Then by mere happenstance, Alafra’s foot came to rest on a loose stone, and she fell to the ground. As her sword arm hit the ground she lost her grip upon her blade, and I without pity, without remorse, and without hesitation, stepped forward and plunged my blade into her chest. I saw her eyes fill with terror, and I laughed. Only as they rolled back into her head, did I realize what I had done.
Grief swept over me as I looked down on her who had once saved my life. I fell to my knees. How could I have done this? What had possessed me to bring death to one who had been my friend. Then the cruel sound of clapping reached my ears. Looking up, I saw Mashagar standing before his throne. His eyes were full of ecstasy as he looked down on us, and I realized in that moment that this was what he enjoyed. I hated him with all my heart.
Slowly, Mashagar turned to one of the tongueless servants. “Bring the prisoner,” he said.
The servant dashed from the room, and Mashagar turned back towards me. “Well done, Luthra of the Warrior Danem,” he said in a pitiless voice. “You are one of Death’s Chosen. You are Death’s servant from this day forth, and Death is thy master. Now, come receive your master’s reward.” With that he leaped down from his elevated position. Part of me wanted to laugh for I was sure that he would die, but as he held out his hand, his descent slowed. He came down and landed like a feather.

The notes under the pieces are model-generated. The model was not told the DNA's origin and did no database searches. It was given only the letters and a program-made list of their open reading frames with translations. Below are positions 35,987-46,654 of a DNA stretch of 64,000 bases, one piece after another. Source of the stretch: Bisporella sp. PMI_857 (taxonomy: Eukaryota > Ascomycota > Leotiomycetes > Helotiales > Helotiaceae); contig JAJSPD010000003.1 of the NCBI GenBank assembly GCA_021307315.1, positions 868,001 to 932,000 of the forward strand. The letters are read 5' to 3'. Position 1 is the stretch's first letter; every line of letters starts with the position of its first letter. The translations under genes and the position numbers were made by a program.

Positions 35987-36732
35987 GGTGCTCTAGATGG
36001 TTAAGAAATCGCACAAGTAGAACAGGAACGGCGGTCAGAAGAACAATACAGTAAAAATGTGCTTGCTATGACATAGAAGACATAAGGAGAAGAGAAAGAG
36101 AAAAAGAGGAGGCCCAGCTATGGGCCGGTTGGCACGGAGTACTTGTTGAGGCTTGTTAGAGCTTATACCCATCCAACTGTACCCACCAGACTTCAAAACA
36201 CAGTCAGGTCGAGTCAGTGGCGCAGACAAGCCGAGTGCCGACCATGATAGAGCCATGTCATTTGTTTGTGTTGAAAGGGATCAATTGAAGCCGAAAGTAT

The door to the fighting pit swung open, and the tongueless servants led in a human man. Mashagar walked up to him and said, “This man is a wizard among his people. He is a somomancer, and now, his power shall be yours.” Taking a blackened dagger from the hands of one of his servants, he plunged it into the man’s heart. I felt an oppressive weight fill the room as Mashagar pulled the dagger out of him.
Slowly, Mashagar approached me, and I was too afraid to move. Then he plunged the dagger into my heart, and darkness encompassed me.
Hours later, I awoke. New strength filled my body, and Mashagar stood over me. “You are a Screamer of the Banshee.”
*** *** ***
“Old dark magic,” Phoibos in a sorrowful voice. “It is an old method of giving the power of one to another.”
“You know of it,” I asked with a trembling voice.
“Of course,” Phoibos replied. “It is said that even the old gods as man calls them used it.”
“Why did you save me? I am wretched and accursed.”
“Because your journey is not finished,” Phoibos replied. “The ways of your people will
lead them only to destruction, but you were born to show them a new way.”
I looked at him for a moment, and then I bowed my head. “What way?”
© 2014 Joseph Ray